In 2013, the share of renewable energy in gross final energy consumption in Lithuania was 23 percent, Eurostat, the statistical office of the European Union (EU), reports.
Compared with 1990, most Member States reduced their greenhouse gas emissions by 2012. Emissions have more than halved in Latvia (-57.1 percent), Lithuania (-55.6 percent), Estonia (-52.6 percent) and Romania (-52.0 percent), followed by Bulgaria (-44.1 percent), Slovakia (-41.4 percent), Hungary (-36.3 percent) and the Czech Republic (-32.7 percent). In contrast, increases were registered in Malta (+56.9 percent), Cyprus (+47.7 percent), Spain (+22.5 percent), Portugal (+14.9 percent), Ireland (+7.0 percent), Greece (+5.7 percent), Austria (+4.0 percent) and Slovenia (+2.6 percent). At EU level, emissions were 17.9 percent below 1990 levels. While the EU is now confident of achieving its Europe 2020 target of cutting greenhouse gas emissions by 20 percent in 2020, it has recently doubled its objective in the context of the COP21, with at least a 40 percent reduction compared to 1990 levels to be achieved by 2030.
Greenhouse gas emissions in the EU as a whole stood in 2012 at 4 683 million tonnes of CO2 equivalent, with the biggest emitter being Germany (965 million), followed by the United Kingdom (615 mn), France (507 mn), Italy (471 mn), Poland (401 mn) and Spain (354 mn). Together, these six Member States generated around 70 percent of all greenhouse gas emissions in the EU in 2012.
The transport sector has the second biggest greenhouse gas emissions in the EU. More than two thirds of transport-related greenhouse gas emissions are from road transport. For this reason shifting inland journeys from road to rail is part of the EU strategy to reduce greenhouse gas emissions.
Between 2003 and 2013, the share of rail in inland passenger transport performance rose in a majority of Member States, with the highest relative increases being registered in Austria (from 9.5 percent in 2003 to 12.7 percent in 2013, or a 3.2 percentage point increase) and the United Kingdom (+3.0 pp). In contrast, the largest decreases were recorded in Romania (a 7.0 pp fall), Hungary (-3.2 pp), Poland (-3.0 pp) and Bulgaria (-2.6 pp). Regarding freight transport, the trend is the opposite: most Member States have seen the share of rail in their freight transport performance fall between 2003 and 2013. Railway freight transport declined mainly in Eastern EU Member States, notably in Estonia (-26.8 pp), Bulgaria (-25.2 pp), Poland (-18.5 pp), Lithuania (-16.4 pp) and Slovakia (-16.1 pp), while the largest increase was recorded in Austria (+13.4 pp), followed by Denmark (+5.3 pp) and Germany (+5.1 pp).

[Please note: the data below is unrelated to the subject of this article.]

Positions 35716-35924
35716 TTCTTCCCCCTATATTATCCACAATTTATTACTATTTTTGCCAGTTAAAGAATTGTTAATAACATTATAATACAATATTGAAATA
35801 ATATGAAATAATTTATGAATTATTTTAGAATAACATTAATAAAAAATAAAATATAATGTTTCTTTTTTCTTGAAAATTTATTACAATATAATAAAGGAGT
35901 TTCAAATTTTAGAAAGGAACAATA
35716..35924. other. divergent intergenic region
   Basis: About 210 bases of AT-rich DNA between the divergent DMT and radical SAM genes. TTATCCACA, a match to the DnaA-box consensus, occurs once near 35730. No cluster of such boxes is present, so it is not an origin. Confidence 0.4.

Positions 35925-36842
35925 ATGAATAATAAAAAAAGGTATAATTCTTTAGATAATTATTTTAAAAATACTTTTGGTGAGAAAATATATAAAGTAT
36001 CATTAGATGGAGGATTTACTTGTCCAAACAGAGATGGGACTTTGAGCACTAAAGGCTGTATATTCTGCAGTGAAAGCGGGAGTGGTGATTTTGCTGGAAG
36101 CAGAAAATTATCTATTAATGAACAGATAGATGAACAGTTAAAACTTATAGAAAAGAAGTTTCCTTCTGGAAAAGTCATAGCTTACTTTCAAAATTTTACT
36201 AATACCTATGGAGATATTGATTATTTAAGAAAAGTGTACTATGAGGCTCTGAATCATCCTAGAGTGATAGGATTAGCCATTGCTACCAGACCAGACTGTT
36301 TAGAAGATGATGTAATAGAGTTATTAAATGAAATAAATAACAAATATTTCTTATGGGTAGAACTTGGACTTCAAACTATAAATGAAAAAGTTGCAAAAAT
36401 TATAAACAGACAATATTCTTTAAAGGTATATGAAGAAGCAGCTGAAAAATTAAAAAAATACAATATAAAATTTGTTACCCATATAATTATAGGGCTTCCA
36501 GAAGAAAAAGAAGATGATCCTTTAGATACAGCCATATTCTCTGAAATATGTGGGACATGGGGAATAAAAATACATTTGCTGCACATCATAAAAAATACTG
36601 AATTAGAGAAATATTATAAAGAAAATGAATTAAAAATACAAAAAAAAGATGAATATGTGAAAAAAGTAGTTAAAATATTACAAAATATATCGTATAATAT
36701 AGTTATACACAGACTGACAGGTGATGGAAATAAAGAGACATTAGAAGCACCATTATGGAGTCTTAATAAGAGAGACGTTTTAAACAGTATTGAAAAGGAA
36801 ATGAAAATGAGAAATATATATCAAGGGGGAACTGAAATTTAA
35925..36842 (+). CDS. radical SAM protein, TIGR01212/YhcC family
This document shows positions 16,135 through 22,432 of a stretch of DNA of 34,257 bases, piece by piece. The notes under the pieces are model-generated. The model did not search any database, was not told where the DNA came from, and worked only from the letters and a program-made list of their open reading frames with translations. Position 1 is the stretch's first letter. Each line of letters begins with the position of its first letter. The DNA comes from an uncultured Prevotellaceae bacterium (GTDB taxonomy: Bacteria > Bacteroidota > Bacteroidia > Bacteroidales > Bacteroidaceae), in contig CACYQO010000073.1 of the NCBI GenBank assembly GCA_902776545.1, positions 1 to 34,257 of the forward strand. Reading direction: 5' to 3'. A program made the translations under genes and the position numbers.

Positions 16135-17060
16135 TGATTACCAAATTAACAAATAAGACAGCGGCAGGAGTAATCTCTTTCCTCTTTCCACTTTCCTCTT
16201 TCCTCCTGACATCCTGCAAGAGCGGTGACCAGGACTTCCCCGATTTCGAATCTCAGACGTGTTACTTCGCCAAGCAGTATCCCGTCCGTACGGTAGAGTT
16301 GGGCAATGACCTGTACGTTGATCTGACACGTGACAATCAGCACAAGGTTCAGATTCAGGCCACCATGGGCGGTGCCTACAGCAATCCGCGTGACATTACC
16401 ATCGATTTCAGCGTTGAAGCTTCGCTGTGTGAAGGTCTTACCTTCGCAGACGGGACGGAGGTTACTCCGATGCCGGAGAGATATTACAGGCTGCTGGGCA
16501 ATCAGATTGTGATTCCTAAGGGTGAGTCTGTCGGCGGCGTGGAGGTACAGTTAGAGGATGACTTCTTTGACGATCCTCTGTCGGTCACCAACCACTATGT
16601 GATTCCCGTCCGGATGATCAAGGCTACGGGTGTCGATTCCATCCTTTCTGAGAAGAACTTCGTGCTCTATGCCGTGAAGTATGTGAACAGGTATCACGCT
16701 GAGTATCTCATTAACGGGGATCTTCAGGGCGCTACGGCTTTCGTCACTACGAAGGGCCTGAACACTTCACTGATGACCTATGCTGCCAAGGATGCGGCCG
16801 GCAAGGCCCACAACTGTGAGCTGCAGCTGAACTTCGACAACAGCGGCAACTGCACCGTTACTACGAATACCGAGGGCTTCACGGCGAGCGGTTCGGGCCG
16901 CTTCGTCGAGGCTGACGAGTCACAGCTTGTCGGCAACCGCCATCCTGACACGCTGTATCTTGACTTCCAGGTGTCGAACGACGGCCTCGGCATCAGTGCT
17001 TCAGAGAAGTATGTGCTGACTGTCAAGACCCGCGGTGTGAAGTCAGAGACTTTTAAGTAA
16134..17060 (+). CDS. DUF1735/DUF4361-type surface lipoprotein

At EU level, the share of railways in inland passenger transport performance rose from 6.7 percent in 2003 to 7.6 percent in 2013, while for freight transport, it decreased from 18.3 percent to 17.8 percent.
From 1995, primary energy consumption in the EU increased to reach a peak in 2006. Since then, the overall decline in primary energy consumption has brought it back to its early 1990s levels. Compared with 2005, all EU Member States have seen their primary energy consumption in 2013 fall, except Estonia and Poland. The largest reductions were registered in Lithuania (-27.9 percent), Greece (-22.6 percent) and Malta (-20.0 percent), followed by Hungary (-17.3 percent), Spain (-16.4 percent), Romania (-15.8 percent), Portugal (-14.5 percent), Italy (-14.1 percent), Bulgaria (-13.8 percent), the United Kingdom (-12.7 percent) and Cyprus (-12.0 percent).
20 EU Member States have already reached in 2013 the level required to meet their national 2020 targets, while Belgium, Bulgaria, Germany, the Netherlands, Austria, Sweden and the United Kingdom registered primary energy consumption still above their Europe 2020 targets.
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